Despite these studies, for Bangladesh and elsewhere, people moving for environmental reasons do not have a well-defined category in research, policy, or law, so scholars have long used their own work to attempt to provide contextual definitions [7,13,14,57,58]. One of the earlier works [4] defines “environmental refugees” as people who have been forced to leave their traditional habitat, temporarily or permanently, because of a marked environmental disruption (natural and/or triggered by people), jeopardizing their existence and/or affecting their quality of life. Another approach [59] defines “environmental refugees” as people who can no longer gain a secure livelihood in their homelands because of drought, soil erosion, desertification, or other environmental problems. Critics [7,8,18,29,60] point out that the lack of consensus about environmental influences on migration is partly due to the scarcity of reliable data while scientists have largely failed to embark on a common methodological grounding for estimating the scope of environmentally-induced migration at both global and national levels.
Most typologies and definitions of environmental migrants, climate migrants, environmental refugees, climate refugees, climate change refugees, and similar phrases generally do not take into account the variation in environmental motives for migrating or different time and space characteristics. In one attempt, amongst many, at reconciling various definitions and discussions [61], three forms of environmentally-induced migrants are categorized—environmental migrants, environmental displacees, and development displacees—which are described and interpreted for Bangladesh in Table 1.

3. Methodology

The field data for this paper comes from 17 in-depth, semi-structured interviews in English with local experts on migration, environment, and development in Bangladesh and Assam (India). Table 2 provides the question guide used. The geographic focus was on Southwest Bangladesh (Figure 1).
The respondents came from academia (universities), the private sector (consultants, including to international bodies), public (national) service, and the non-profit sector. Positions included top managers (directors), public officers, university teachers and researchers, independent consultants, and program officers (Table 3). The first few respondents were invited to be interviewed based on their publications, websites, and recommendations from experts outside the region. Then, snowball sampling was used to invite further respondents after checking their publications and professional background. The criteria for selecting respondents were expertise and experience in the topic, their position in their organizations or institutions, and seeking a balance of nationality, location, occupation, and expertise. While a gender balance was sought and would have been preferred, males dominated the experts recommended and found, so they dominated the respondents.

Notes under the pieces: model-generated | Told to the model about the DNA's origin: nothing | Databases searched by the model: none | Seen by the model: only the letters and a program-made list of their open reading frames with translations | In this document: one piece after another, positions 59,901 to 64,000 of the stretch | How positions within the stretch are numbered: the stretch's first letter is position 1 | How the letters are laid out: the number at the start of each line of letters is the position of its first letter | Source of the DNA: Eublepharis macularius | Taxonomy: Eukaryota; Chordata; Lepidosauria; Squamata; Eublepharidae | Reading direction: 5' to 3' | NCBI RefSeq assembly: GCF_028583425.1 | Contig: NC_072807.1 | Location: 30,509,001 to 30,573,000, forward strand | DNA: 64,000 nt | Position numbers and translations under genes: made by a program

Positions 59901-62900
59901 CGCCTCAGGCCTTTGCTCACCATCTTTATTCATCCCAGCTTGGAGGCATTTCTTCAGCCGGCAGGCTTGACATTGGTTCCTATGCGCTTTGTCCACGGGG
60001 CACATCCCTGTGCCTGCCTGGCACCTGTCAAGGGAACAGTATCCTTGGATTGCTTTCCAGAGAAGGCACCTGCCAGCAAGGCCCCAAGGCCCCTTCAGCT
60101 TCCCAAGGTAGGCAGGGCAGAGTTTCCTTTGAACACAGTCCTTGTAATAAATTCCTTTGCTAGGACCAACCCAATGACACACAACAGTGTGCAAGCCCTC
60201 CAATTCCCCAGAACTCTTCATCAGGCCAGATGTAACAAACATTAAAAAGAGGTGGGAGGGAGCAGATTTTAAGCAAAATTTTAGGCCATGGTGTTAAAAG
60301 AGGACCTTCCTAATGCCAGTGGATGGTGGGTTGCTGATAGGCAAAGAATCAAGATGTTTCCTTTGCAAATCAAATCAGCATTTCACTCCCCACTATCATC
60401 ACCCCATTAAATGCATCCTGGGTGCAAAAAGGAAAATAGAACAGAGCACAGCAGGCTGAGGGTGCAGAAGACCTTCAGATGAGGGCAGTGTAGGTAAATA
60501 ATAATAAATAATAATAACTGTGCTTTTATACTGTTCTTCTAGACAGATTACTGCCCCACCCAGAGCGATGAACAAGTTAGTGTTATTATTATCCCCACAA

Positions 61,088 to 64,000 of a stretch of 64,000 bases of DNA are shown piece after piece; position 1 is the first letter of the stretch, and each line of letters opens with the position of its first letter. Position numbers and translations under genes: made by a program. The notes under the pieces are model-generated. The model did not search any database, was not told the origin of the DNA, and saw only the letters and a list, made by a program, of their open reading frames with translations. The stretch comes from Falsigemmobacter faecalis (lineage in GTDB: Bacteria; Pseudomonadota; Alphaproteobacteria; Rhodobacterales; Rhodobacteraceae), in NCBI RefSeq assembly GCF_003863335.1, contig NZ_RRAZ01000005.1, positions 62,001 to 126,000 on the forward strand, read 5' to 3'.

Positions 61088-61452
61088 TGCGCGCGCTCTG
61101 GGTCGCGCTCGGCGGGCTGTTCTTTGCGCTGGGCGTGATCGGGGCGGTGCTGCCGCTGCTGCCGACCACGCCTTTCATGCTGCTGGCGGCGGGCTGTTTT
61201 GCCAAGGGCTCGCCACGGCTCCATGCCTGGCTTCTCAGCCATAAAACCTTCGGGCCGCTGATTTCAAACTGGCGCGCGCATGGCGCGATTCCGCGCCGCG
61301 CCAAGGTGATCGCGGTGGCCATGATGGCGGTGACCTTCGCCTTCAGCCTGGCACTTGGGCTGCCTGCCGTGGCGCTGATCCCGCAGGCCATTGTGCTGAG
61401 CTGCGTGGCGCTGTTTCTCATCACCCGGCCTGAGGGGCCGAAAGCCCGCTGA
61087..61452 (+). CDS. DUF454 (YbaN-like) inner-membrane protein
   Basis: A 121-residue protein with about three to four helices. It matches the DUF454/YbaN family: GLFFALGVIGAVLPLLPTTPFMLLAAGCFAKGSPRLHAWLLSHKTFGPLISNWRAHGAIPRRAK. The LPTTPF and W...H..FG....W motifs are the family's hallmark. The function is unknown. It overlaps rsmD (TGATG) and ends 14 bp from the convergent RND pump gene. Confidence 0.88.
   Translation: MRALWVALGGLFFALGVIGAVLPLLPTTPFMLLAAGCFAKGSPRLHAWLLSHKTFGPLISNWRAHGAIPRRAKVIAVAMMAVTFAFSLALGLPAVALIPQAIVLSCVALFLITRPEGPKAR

Due to the sensitivity of the topics, especially for the region, all respondents were guaranteed and desired full confidentiality and anonymity, which included neither asking for, nor estimating, their age or age range, so these data are not reported. The sensitivity also means that respondents’ answers could have been influenced by the questions’ focus, such as not necessarily expanding beyond the strict wording of the question; giving answers which the respondent thinks are expected by the interviewer or thinks are popular views (i.e., social desirability bias); or using the situation to explain the respondent’s preferred views or expectations rather than necessarily summarizing their research. Since this study discusses respondents’ perceptions and comments, it is important what is said, irrespective of corroboration or disagreements amongst respondents.
Each interview was recorded with the respondent’s consent, transcribed, and coded to draw out specific themes related to environmental change and migration. In reporting the results here, the general views of the interviews are summarized, supplemented by selected and illustrative quotations representing the respondents’ attitudes while providing insights through their direct words. In quoting the respondents, minimal correction has been applied to their English, so grammatical errors appear with the aim being to preserve the full essence of the respondent’s view as much as feasible.
In India, interviews were conducted in only Assam. Bangladeshi immigrants are concentrated in Assam, particularly in the capital Guwahati. The respondents in India agreed with this assessment and did not recommend travelling outside of Assam. The researchers nonetheless investigated possibilities for travelling to other locations, but the security situation did not permit it. Special permission would have been required, but even that would not guarantee access or safety, due to significant numbers of military checkpoints and the reported danger of violence. Overall, the respondents here represent a balance between a variety of perspectives and a focused cohort who can build up a picture of local expert perceptions of migration as climate change adaptation in Bangladesh, contributing to the literature’s empirical evidence via a group usually not involved in interviews regarding this topic.

4. Results and Discussion

4.1. Local Expert Views on Migration, Environmental Change, and Livelihoods

The respondents revealed perceptions of a combination of a set of factors influencing migration, but focused on livelihoods and economic opportunities. As summarized by Respondent L, “There are many reasons why people migrate from one place to another place… it is mainly for seek better opportunities”. Respondent N echoed this overview, stating that the most important reason for Bangladeshis migrating is economic: “better livelihood conditions, access to land”. Meanwhile, from Respondent B: “There are many reasons why people migrate from one place to another place and like in any other places in the world, it is mainly for seeking better opportunities”.